miércoles, 1 de marzo de 2017

Do People with Health Insurance Coverage Who Live in Areas with High Uninsurance Rates Pay More for Emergency Department Visits? - PubMed - NCBI

Do People with Health Insurance Coverage Who Live in Areas with High Uninsurance Rates Pay More for Emergency Department Visits? - PubMed - NCBI

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Privately Insured Patients Living In Areas With High Uninsured Rates Pay More for Emergency Care

Among people with private health insurance, those living in counties with high uninsured rates pay more for hospital emergency department (ED) visits than people living in counties with lower uninsured rates, new AHRQ research has found. The higher costs for ED visits in counties with high uninsured rates were not found in people who were covered by Medicare or Medicaid or who were uninsured. AHRQ researchers reviewed more than 26,000 ED visits nationwide between 2009 and 2013 to examine the validity of the so-called “spillover effect,” which maintains that the cost of treating uninsured patients could affect health care costs for those with private health insurance. They estimated that a one percentage-point increase in a county’s uninsured rate was associated with a $20 increase in an average ED payment. The analysis was based on data from AHRQ’s Medical Expenditure Panel Survey and Healthcare Cost and Utilization Project, as well as from the U.S. Census Bureau. Researchers cautioned that their findings are tentative and require further study. Their findings appear in the February 2017 issue of Health Services Research.  Access the abstract.

 2017 Feb 7. doi: 10.1111/1475-6773.12659. [Epub ahead of print]

Do People with Health Insurance Coverage Who Live in Areas with High Uninsurance Rates Pay More for Emergency Department Visits?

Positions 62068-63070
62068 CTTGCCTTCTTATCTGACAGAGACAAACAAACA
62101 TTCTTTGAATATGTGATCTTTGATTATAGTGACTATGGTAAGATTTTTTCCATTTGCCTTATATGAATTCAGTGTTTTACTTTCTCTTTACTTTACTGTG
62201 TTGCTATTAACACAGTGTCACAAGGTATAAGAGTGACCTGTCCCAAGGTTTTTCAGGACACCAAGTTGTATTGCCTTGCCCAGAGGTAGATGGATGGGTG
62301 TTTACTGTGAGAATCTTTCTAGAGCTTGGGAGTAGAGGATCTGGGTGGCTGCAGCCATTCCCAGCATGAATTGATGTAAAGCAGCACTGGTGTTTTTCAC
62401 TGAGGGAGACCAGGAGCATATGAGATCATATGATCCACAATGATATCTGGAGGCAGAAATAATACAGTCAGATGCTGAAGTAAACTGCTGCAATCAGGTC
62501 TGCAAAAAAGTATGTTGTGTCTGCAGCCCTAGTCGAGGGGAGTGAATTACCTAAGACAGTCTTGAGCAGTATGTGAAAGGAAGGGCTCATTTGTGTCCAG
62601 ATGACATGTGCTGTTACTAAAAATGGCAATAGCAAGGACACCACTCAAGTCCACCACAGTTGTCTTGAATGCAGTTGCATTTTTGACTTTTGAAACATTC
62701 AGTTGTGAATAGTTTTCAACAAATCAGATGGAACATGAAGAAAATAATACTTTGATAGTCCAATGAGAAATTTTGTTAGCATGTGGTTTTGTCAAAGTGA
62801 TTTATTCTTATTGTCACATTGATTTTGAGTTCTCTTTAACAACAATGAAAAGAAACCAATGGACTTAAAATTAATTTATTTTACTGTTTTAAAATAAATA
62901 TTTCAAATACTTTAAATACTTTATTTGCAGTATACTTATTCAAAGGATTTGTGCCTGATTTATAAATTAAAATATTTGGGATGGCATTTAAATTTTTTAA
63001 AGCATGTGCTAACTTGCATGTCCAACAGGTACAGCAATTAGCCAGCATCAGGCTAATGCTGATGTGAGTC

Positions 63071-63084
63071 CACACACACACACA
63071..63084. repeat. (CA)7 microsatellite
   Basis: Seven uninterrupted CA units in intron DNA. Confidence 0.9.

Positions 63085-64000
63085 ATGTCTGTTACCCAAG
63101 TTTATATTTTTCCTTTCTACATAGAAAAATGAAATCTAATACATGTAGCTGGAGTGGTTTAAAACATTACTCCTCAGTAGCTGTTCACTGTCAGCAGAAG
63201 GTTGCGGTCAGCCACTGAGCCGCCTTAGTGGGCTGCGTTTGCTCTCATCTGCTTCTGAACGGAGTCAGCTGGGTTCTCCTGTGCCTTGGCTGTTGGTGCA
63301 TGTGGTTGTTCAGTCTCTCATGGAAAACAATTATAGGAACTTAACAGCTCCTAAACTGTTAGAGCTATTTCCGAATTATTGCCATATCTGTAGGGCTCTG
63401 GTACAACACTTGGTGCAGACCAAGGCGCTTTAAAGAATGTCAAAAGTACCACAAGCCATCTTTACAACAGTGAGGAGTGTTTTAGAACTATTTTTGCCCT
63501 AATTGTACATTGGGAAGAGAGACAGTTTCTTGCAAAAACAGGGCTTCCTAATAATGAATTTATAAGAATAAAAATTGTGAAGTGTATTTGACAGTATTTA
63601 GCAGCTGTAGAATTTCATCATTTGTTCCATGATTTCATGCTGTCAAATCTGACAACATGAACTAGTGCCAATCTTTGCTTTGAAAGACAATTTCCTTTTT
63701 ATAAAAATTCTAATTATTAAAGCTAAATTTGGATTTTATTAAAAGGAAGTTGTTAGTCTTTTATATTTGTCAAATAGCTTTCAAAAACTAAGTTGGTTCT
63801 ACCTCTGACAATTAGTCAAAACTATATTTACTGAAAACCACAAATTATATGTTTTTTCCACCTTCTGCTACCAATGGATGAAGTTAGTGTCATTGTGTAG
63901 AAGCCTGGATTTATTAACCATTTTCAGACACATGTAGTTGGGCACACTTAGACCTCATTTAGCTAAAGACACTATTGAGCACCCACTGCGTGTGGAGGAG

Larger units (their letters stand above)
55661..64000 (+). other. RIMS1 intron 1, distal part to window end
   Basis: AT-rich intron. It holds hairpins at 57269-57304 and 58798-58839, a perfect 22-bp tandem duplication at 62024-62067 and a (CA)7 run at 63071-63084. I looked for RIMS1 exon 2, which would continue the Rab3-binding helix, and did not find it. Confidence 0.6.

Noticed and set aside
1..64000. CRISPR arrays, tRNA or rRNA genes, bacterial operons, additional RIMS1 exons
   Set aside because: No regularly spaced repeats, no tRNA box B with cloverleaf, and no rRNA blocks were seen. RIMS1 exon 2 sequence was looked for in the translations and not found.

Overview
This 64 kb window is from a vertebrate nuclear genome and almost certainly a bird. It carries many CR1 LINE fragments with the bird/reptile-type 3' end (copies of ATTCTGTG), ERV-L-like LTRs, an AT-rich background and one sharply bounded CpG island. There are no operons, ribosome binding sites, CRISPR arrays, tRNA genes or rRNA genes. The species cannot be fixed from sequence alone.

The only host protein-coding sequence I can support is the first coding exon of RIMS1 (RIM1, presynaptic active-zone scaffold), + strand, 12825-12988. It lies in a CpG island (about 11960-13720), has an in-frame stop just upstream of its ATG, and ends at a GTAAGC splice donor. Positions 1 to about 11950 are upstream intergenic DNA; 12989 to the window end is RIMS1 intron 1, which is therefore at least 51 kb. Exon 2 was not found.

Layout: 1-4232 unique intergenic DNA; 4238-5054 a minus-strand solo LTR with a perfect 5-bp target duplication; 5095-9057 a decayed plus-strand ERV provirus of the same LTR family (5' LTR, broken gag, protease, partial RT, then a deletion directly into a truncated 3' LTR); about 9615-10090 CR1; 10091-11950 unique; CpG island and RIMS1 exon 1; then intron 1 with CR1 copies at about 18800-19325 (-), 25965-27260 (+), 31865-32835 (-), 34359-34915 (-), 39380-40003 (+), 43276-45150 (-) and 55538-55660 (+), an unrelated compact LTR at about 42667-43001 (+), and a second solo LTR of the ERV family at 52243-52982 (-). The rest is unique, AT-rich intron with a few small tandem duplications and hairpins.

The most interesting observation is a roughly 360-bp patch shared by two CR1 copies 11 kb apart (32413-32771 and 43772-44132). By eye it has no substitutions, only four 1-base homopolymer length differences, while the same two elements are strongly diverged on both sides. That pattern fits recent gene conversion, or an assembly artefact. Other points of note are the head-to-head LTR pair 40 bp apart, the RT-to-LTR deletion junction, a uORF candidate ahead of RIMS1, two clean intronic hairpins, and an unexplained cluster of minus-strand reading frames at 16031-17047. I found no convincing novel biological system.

Abstract

OBJECTIVE:

To investigate the relationship between the percent uninsured in a county and expenditures associated with the typical emergency department visit.

DATA SOURCES:

The Medical Expenditure Panel Survey linked to county-level data from the American Community Survey, the Healthcare Cost and Utilization Project, and the Area Health Resources Files.

STUDY DESIGN:

We use a nationally representative sample of emergency department visits that took place between 2009 and 2013 to estimate the association between the percent uninsured in counties and the amount paid for a typical visit. Final estimates come from a diagnosis-level fixed-effects model, with additional controls for a wide variety of visit, individual, and county characteristics.

PRINCIPAL FINDINGS:

Among those with private insurance, we find that an increase of 1 percentage point in the county uninsurance rate is associated with a $20 increase in the mean emergency department payment. No such association is observed among visits covered by other insurance types.

CONCLUSIONS:

Results provide tentative evidence that the costs associated with high uninsurance rates spill over to those with insurance, but future research needs to replicate these findings with longitudinal data and methods before drawing causal conclusions. Recent data on changes in area uninsurance rates following the ACA's insurance expansions and subsequent changes in emergency department expenditures afford a valuable opportunity to do this.

KEYWORDS:

Health care costs; health care financing/insurance/premiums; health care organizations and systems

PMID:
 
28176307
 
DOI:
 
10.1111/1475-6773.12659

[PubMed - as supplied by publisher]